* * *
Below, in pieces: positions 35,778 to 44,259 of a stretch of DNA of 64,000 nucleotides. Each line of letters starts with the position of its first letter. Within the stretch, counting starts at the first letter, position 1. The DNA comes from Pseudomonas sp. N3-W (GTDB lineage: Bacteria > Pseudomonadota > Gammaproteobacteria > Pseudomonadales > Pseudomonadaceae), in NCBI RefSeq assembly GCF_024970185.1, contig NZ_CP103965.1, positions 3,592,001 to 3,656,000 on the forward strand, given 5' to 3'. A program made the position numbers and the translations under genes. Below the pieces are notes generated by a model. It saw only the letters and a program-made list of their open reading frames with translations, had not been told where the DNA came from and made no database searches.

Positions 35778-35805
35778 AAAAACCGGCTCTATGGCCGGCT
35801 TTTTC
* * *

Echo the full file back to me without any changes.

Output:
Below, in pieces: positions 35,778 to 44,259 of a stretch of DNA of 64,000 nucleotides. Each line of letters starts with the position of its first letter. Within the stretch, counting starts at the first letter, position 1. The DNA comes from Pseudomonas sp. N3-W (GTDB lineage: Bacteria > Pseudomonadota > Gammaproteobacteria > Pseudomonadales > Pseudomonadaceae), in NCBI RefSeq assembly GCF_024970185.1, contig NZ_CP103965.1, positions 3,592,001 to 3,656,000 on the forward strand, given 5' to 3'. A program made the position numbers and the translations under genes. Below the pieces are notes generated by a model. It saw only the letters and a program-made list of their open reading frames with translations, had not been told where the DNA came from and made no database searches.

Positions 35778-35805
35778 AAAAACCGGCTCTATGGCCGGCT
35801 TTTTC